elder abuse, elder care, hospice

Respect and Dignity for the Elderly – my experiences working with the elderly

I re-blogged that post about elder abuse because I spent many years doing elder care and I have a big heart for the old people. It makes me disgusted to think about people who physically and mentally abuse old people who have no one to defend them or advocate for them.

I have worked doing home health aide work for hospice and other help in the homes of the elderly. I have worked in nursing homes as a Certified Nursing Assistant and I was very god at dementia care and hospice care.

The problem with the nursing home jobs was that they did not care about the workers taking care of the residents. They would short staff the floor to save money and give each of us way way too many people to take care of. This is not a matter of not wanting the extra work. This is a matter of having 13 people that need full care and trying to take care of all of them with no assistance.

You could not get any help from the other aides any more than I could really help them very much. Everyone was overloaded to the  max. Many nights all I could do was toilet each of them before dinner and then sit them in front of the tv while I took them one by one to get them ready for bed.

There were always 1 or 2 showers to do. While I was in the shower with someone I would have extreme anxiety about one of the other people trying to get up and falling. On the other hand if I rushed in the shower I could have an accident in there.

To put  one person to bed I had to toilet them and change their clothes and get them to bed. Some people required a 2-person assist, so you had to wait for another aid to be free to help you. Everyone was busy and all you could do was wait for 10 – 15 minutes for help but you could not leave the person unattended.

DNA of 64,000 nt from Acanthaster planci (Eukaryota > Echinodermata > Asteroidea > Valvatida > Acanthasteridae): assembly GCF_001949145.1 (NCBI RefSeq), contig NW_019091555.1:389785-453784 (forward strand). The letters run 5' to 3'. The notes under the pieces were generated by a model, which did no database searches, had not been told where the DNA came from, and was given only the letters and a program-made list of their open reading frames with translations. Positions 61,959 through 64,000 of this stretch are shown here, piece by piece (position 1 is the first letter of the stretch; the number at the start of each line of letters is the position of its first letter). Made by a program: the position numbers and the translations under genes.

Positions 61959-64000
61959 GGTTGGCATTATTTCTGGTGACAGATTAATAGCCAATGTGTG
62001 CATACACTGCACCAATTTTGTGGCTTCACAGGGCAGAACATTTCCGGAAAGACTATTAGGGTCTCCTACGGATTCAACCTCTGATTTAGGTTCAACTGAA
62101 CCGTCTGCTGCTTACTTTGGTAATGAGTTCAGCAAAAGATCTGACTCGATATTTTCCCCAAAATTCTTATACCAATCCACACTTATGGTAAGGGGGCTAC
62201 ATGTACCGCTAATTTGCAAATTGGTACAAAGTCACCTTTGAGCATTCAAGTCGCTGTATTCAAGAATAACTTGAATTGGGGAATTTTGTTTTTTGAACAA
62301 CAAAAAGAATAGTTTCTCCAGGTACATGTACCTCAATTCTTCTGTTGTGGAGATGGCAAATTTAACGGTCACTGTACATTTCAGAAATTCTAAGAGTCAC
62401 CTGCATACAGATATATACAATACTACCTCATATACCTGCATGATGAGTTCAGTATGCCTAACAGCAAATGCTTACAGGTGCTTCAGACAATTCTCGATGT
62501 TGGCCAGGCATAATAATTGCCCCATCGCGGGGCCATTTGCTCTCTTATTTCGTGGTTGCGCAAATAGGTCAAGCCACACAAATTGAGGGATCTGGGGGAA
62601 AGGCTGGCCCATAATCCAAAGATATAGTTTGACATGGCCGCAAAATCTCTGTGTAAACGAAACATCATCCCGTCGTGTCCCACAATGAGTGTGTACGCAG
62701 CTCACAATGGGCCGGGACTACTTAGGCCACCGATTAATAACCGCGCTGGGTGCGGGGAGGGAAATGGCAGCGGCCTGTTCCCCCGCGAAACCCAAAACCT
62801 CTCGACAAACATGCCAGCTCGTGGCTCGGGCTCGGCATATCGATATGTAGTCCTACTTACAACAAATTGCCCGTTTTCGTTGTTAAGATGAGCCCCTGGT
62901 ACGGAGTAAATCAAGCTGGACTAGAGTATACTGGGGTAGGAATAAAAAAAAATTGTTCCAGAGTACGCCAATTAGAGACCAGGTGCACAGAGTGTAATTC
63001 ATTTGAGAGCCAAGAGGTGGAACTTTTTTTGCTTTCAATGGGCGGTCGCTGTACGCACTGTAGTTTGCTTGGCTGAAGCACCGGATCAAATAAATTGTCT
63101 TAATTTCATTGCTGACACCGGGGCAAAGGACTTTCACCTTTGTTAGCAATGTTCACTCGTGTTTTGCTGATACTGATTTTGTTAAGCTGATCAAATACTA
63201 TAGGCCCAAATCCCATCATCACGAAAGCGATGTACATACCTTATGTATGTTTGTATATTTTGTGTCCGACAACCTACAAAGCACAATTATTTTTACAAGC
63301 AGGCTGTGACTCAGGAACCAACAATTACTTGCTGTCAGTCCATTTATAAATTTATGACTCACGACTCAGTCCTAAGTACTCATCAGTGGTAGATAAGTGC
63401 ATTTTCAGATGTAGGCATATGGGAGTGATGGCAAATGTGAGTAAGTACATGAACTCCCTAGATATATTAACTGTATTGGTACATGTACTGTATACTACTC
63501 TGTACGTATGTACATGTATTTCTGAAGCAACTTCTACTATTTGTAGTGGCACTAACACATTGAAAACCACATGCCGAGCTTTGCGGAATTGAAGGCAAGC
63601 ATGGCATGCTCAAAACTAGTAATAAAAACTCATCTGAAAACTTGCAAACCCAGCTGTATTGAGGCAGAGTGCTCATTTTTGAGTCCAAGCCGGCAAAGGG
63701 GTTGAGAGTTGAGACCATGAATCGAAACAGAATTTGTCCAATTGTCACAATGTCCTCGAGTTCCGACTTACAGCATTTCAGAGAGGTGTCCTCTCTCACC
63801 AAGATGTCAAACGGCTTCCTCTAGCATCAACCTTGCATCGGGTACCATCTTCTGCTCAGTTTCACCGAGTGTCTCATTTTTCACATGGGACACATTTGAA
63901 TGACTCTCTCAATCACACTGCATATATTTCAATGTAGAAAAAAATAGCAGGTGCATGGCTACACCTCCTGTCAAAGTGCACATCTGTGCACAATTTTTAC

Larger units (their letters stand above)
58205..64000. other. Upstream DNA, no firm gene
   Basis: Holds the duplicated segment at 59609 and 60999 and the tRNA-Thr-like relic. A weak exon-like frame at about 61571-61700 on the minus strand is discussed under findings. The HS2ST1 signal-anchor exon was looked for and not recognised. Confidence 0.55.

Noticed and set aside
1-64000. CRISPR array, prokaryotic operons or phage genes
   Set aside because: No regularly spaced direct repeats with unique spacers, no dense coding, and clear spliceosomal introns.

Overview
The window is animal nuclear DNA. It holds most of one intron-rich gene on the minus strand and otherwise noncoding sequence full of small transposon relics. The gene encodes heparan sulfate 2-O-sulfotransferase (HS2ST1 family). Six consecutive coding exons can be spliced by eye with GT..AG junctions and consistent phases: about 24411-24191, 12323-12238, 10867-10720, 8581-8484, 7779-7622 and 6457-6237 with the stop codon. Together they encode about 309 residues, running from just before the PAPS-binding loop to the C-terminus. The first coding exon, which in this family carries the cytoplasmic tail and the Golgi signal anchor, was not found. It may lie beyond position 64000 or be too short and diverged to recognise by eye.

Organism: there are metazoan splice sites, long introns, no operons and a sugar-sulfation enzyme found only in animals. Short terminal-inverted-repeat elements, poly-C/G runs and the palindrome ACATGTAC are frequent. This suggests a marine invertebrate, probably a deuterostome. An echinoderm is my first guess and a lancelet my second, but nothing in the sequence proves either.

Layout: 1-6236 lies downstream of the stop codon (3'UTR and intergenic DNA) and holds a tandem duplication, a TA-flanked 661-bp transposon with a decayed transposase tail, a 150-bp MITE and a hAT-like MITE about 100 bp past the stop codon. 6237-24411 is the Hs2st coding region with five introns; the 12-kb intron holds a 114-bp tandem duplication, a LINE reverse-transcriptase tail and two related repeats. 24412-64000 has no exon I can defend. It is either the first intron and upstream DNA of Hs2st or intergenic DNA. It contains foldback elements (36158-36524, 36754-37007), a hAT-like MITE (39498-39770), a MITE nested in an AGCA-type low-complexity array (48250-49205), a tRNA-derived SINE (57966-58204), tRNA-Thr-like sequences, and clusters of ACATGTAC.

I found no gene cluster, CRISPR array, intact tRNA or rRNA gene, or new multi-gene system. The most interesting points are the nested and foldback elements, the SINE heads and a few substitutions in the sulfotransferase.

In the mean time the other 12 people who were all fall risks, were in the tv room where I could not see them. Once I finally got the second person to help me lift someone into bed, then I would go and get the next person. In the mean time people were sitting in wet and dirty diapers.

Sometimes we had to go assist another aid to get someone in the shower, off the toilet or into bed. The whole time I still had people sitting in wet diapers and getting pressure sores because they had been sitting in the wheel chairs for hours. As fast as I could get someone into bed and get the next, there were still people that had to sit from dinner time until 8 or 9 pm,,,sometimes later.

Sometimes someone would fall and get hurt. Then I had to wait there for the nurse and sometimes it took a while to get help to lift them off the floor. Again everyone is too busy to help you.

If someone else had a resident fall then I had to help them get the person off the floor. But we had to wait for the nurse before we could lift them. So while I was waiting with another aid and their resident, my people were sitting in the tv room and begging to be taken to bed.

Sometimes they would cry, beg and plead to go to bed or to even go to the bathroom. There were people asking for the bathroom while i was trying to get people to bed. The longer I left people out of bed the more likely they would fall. But the longer you leave someone who needs the bathroom , the more likely they will fall because they will try to get up themselves.

No matter what I was doing, someone was being neglected for a long time. I could not leave someone in the bathroom to take someone else to the bathroom. Every time I left the room to take someone to the bathroom  or to bed, there were people being neglected, in unsanitary conditions, and at risk of falling.

So what time was there to care about someone’s feelings who just found out their wife died? What about the person with dementia that is crying because they are scared and do not know where they are? What about the person that has extreme back pain from sitting too long and is crying because no one cares?